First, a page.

World Library  
Flag as Inappropriate
Email this Article

List of artworks with contested provenance

Article Id: WHEBN0005744928
Reproduction Date:

Title: List of artworks with contested provenance  
Author: World Heritage Encyclopedia
Language: English
Subject: Getty kouros, Cleveland Museum of Art, Looted art, Art theft
Collection: Art Forgeries
Publisher: World Heritage Encyclopedia

List of artworks with contested provenance

Throughout the world, there are many works of art that have a contested

  1. ^ Provenance: How a Con Man and a Forger Rewrote the History of Modern Art - Laney Salisbury, Aly Sujo - Google Books
  2. ^ The Minister's Secret: A Guillermo Lombardo Mystery in Paris - Rodolfo Peña - Google Books
  3. ^ Swiss Website Aims to Help Museums Track Nazi-Looted Art - Bloomberg
  4. ^ BAK - Bundesamt für Kultur - Raubkunst
  5. ^ Hezbollah meets the IRA at the European Union | JPost | Israel News
  6. ^ "Cleveland Museum of Art's Apollo sculpture is a star with intriguing past". Retrieved October 25, 2011. 
  7. ^
  8. ^ a b Nazi looted art cases remain unsolved mysteries | Art & Architecture | DW.DE | 20.06.2013
  9. ^ Review leaves gallery exposed over Indian artefacts. | The Australian
  10. ^ Art Gallery of NSW a victim of alleged smuggling empire. | The Australian
  11. ^ New images of stolen Nataraja surface - The Hindu


See also

  • MoMA Provenance Research Project
  • Art Institute of Chicago Provenance Research Project

External links

Other items

Recently there has been debate within the antiques industry regarding a bronze monkey held in the Louvre initially believed to be the work of famous sculptor Giambologna. However, following the finding of two other bronze monkeys by British antique dealer Colin Wilson, the validity of the monkeys held in the Louvre, claimed by 'experts' to be the real work of Giambologna, has been called into question. The Louvre monkey is simply too deep to fit the niche in which it was supposedly situated on the fountain it was originally designed and created for. The quality of the monkey in the Louvre is also up for debate; the form is not lifelike, the fur is not realistic and the pose does not match the poses of the monkeys in the Uffizi drawing, which after all, is the only evidence for the monkeys being in the niches. Colin Wilson's monkeys, however, do match this drawing, are made of a gunmetal dated to the 16th/17th century, are unrefined and of a high lead content, all of which are traits of a work of Giambologna. The debate continues to this day. These monkeys are soon to be sold at auction (30 July 2008) and a third has just been discovered, to be sold in the same sale.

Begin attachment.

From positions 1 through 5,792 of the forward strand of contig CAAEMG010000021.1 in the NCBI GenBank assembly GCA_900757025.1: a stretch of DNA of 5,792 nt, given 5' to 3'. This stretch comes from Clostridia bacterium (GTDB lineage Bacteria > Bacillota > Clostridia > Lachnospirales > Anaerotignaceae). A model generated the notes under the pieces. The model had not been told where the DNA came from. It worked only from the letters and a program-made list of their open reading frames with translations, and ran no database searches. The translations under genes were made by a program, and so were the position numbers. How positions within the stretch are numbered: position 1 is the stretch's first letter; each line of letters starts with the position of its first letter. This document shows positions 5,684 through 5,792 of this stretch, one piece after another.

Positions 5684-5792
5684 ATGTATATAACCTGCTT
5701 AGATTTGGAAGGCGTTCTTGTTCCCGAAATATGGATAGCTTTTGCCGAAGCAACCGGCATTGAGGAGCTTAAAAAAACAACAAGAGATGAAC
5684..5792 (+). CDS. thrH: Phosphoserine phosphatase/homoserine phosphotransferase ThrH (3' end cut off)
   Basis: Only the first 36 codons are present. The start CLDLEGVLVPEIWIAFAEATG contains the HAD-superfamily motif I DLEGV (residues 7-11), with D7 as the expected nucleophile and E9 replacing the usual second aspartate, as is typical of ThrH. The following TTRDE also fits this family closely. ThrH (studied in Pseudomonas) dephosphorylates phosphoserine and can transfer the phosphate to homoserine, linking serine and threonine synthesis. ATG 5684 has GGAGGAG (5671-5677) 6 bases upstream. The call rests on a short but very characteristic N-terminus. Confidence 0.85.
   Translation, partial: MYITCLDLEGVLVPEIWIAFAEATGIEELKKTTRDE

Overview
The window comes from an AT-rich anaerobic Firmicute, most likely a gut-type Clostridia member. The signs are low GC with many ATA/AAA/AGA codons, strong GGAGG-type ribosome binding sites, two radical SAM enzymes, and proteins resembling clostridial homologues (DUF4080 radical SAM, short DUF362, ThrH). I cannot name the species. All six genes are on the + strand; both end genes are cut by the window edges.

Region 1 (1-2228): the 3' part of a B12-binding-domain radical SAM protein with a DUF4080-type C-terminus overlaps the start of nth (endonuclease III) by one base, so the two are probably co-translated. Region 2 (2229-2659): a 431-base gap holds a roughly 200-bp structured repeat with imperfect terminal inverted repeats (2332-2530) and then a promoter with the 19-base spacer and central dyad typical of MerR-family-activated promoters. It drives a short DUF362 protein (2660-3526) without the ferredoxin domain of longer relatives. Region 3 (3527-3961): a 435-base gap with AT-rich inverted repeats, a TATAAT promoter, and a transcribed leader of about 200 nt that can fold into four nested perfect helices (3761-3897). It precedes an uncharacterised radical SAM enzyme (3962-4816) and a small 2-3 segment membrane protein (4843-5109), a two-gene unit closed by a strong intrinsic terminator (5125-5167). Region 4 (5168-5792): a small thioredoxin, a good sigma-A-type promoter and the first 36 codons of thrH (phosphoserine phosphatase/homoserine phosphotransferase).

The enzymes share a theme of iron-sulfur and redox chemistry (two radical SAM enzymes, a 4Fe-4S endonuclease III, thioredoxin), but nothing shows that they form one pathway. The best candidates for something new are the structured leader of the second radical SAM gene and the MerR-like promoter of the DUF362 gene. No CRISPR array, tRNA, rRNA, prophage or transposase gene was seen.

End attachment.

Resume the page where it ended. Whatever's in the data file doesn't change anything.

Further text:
Louvre - Bronze Monkeys

The Cleveland Museum of Art purchased a bronze sculpture of Apollo Sauroktonos, which some believe to be the only bronze in existence from the original Greek artist Praxiteles. However, the work has an incomplete provenance, and some claim it is a later Roman copy.[6][7]

Cleveland Museum of Art - Apollo Sauroktonos by Praxiteles


  • Cleveland Museum of Art - Apollo Sauroktonos by Praxiteles 1
  • Louvre - Bronze Monkeys 2
  • Other items 3
  • External links 4
  • See also 5
  • References 6

[5][4][3] many works of art from Jewish families, or looted them from cities in the war. Nazis stole During World War II, [2][1]

This article was sourced from Creative Commons Attribution-ShareAlike License; additional terms may apply. World Heritage Encyclopedia content is assembled from numerous content providers, Open Access Publishing, and in compliance with The Fair Access to Science and Technology Research Act (FASTR), Wikimedia Foundation, Inc., Public Library of Science, The Encyclopedia of Life, Open Book Publishers (OBP), PubMed, U.S. National Library of Medicine, National Center for Biotechnology Information, U.S. National Library of Medicine, National Institutes of Health (NIH), U.S. Department of Health & Human Services, and, which sources content from all federal, state, local, tribal, and territorial government publication portals (.gov, .mil, .edu). Funding for and content contributors is made possible from the U.S. Congress, E-Government Act of 2002.
Crowd sourced content that is contributed to World Heritage Encyclopedia is peer reviewed and edited by our editorial staff to ensure quality scholarly research articles.
By using this site, you agree to the Terms of Use and Privacy Policy. World Heritage Encyclopedia™ is a registered trademark of the World Public Library Association, a non-profit organization.

Copyright © World Library Foundation. All rights reserved. eBooks from Project Gutenberg are sponsored by the World Library Foundation,
a 501c(4) Member's Support Non-Profit Organization, and is NOT affiliated with any governmental agency or department.